About the time we reached Reims, the cold became unbearable. When we stopped we quickly went about ripping a wooden fence down and with the aid of 5 gallons of gasoline and a match we got ourselves warm again. While in Reims, we refueled all of our trucks and drew ammunition.
As the convoy crept up the long cold road ahead we noticed the Frenchmen, old men and women, middle aged and children waving us farewell. There was something very warming in this that one felt way down deep inside of them.
Now, we were supposed to reach our destination that night after two full days and nights of riding in the back of a GI truck. Night drew near and still no sign of a stop. It was well into the morning when we found out we were lost. The roads were icy and rough; the snow lay deep in the fields and woods. We could see ourselves getting out and [itching pup tents in those woods, but luckily we never did stop. Off in the distance we could see and hear the artillery. The convoy crossed one river and then another. The second found to be the Meuse, so we knew we were pulling into the Battle of the Bulge. It seemed we were completely lost either in Belgium, France or Luxemburg. We suddenly stopped and our C.O. was seen walking up to a building. He went in and two other officers followed. We knew now that something was up. The company remained in the trucks. In the cold, clear air we kept hearing the roar of guns and the rolling of tanks.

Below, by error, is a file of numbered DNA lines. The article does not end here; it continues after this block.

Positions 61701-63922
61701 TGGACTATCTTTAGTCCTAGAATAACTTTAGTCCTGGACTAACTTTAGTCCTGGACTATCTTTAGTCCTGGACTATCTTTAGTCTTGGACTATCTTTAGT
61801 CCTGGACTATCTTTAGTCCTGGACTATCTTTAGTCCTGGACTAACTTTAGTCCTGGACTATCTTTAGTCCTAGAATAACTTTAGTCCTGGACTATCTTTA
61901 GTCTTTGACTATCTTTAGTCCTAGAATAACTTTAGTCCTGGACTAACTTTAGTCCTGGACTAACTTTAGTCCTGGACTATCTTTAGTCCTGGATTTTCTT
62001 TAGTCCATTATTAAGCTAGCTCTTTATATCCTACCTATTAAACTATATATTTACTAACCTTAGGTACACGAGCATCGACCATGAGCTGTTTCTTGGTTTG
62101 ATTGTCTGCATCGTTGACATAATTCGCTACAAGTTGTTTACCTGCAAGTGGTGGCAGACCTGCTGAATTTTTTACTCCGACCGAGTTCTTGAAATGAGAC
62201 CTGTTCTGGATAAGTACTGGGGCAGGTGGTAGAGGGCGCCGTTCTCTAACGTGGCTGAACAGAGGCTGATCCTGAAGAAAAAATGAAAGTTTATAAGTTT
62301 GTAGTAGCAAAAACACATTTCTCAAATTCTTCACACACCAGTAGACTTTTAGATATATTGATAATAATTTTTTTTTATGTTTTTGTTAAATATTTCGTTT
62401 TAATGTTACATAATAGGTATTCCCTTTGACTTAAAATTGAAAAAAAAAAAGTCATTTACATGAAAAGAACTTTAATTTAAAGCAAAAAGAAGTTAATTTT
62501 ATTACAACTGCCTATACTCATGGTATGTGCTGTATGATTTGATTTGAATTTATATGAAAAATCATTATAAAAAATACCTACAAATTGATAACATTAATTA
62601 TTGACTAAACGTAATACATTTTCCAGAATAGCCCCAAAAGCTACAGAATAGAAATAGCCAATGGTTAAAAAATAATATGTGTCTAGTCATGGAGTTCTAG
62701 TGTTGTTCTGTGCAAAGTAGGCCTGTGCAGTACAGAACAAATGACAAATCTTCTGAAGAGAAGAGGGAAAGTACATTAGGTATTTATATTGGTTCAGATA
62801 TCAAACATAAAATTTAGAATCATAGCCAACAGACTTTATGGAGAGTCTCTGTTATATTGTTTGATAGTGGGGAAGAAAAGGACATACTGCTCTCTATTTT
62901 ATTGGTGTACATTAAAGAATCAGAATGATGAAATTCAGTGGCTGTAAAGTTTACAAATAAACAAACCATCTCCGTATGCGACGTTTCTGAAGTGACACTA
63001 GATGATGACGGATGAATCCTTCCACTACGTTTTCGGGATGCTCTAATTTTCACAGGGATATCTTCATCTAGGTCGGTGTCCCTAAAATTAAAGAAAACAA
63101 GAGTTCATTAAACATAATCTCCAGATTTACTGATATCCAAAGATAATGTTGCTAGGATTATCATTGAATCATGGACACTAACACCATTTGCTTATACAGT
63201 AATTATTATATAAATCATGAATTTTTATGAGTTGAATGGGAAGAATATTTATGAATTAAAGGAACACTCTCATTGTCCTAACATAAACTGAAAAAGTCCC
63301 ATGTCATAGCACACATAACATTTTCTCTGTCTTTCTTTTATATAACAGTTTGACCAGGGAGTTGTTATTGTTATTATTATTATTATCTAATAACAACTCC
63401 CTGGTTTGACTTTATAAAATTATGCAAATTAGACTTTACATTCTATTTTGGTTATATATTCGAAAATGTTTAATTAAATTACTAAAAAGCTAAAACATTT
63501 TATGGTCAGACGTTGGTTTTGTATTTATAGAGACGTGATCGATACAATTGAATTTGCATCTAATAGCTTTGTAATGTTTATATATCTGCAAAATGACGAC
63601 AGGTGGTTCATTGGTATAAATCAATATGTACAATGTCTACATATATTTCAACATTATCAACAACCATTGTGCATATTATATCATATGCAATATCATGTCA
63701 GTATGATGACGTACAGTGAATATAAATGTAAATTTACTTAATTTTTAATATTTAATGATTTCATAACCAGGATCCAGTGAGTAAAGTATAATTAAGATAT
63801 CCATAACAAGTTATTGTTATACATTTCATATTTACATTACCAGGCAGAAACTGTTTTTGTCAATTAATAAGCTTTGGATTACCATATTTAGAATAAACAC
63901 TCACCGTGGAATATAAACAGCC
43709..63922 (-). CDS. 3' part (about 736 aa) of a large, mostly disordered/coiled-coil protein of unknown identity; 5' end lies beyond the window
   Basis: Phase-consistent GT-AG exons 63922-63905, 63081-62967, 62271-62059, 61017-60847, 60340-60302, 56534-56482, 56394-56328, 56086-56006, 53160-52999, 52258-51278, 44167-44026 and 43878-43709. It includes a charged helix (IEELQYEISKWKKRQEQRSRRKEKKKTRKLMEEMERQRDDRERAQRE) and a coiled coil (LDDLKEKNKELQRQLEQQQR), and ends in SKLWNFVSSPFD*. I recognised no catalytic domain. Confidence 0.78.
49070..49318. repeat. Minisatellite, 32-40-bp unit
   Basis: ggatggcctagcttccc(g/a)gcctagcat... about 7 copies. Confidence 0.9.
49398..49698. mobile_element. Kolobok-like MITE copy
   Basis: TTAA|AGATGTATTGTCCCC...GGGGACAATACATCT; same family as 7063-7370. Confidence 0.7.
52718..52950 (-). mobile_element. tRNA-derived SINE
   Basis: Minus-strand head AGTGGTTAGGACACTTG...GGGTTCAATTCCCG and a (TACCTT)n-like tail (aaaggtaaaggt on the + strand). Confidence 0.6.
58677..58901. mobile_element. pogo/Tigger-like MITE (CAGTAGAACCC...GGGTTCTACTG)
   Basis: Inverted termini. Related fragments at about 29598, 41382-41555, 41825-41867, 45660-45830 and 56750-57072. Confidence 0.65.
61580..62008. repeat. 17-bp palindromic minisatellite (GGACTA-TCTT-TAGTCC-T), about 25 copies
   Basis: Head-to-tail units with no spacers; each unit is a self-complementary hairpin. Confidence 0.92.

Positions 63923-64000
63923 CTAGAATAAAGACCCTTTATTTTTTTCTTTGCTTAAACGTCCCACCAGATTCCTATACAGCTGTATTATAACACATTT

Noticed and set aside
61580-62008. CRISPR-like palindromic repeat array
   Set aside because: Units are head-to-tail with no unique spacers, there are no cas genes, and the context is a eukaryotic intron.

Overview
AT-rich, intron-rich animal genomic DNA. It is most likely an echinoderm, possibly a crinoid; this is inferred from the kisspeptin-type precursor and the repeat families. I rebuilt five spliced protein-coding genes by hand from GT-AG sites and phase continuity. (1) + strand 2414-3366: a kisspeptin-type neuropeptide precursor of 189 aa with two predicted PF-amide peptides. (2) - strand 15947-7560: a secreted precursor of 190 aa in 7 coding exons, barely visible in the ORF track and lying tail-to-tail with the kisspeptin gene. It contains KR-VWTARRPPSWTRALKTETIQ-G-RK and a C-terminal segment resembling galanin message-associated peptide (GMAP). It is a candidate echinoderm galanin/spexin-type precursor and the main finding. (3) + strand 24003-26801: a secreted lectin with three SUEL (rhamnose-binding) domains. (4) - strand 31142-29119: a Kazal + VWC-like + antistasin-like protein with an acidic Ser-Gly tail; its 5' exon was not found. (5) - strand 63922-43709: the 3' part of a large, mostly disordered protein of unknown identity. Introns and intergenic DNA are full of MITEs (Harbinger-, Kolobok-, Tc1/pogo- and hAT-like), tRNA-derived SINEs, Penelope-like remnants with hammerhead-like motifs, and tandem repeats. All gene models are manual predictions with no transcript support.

Like a flash out of the sky came a whine and a roar and the heavy rat-tat of a Gerry machine gun. Before we even knew what had happened we had all jumped clear of the trucks and took cover. Our eyes saw the silhouette of a Gerry plane fading into the pitch-black sky. He circled and came back again. We were safe this time, but plenty scared. When things got under control again the captain said we had places to bunk for the night.
We had nothing but straw and the hard floor to sleep on but it was worth a million. After sleeping like logs that night we arose the next morning feeling fresh in the crisp winter air. What an appetite we had built up. C-rations sure tasted good.
It was two days before Christmas and we never realized it. The morale of the outfit was good, but everyone was sincere in what they were doing.
Now, Willie Lanz and I were chosen as Company runners. This was a day and night job that brought us plenty of exc
Our regiment was stretched out along the Meuse and we had quite a job patrolling and guarding the all important bridges. Every night from one-three, Gerry planes would harass us with bombing and strafing.
Christmas came upon us like a flash and we weren’t prepared for it. Christmas Eve Willie and I slept in a barn in a town outside of an American cemetery from the last war. Christmas Day we ate C-rations and liked it. After delivering a message to our Company we were hailed by a Frenchman who called us into his home. They offered us wine and roasted chicken. We were very thankful for the way they treated us. That man and woman were an example of the kind of people living in this region.”
“We had friends all along our routes – one could tell that these people were appreciative and understanding. The German loving people of Normandy had no such feelings.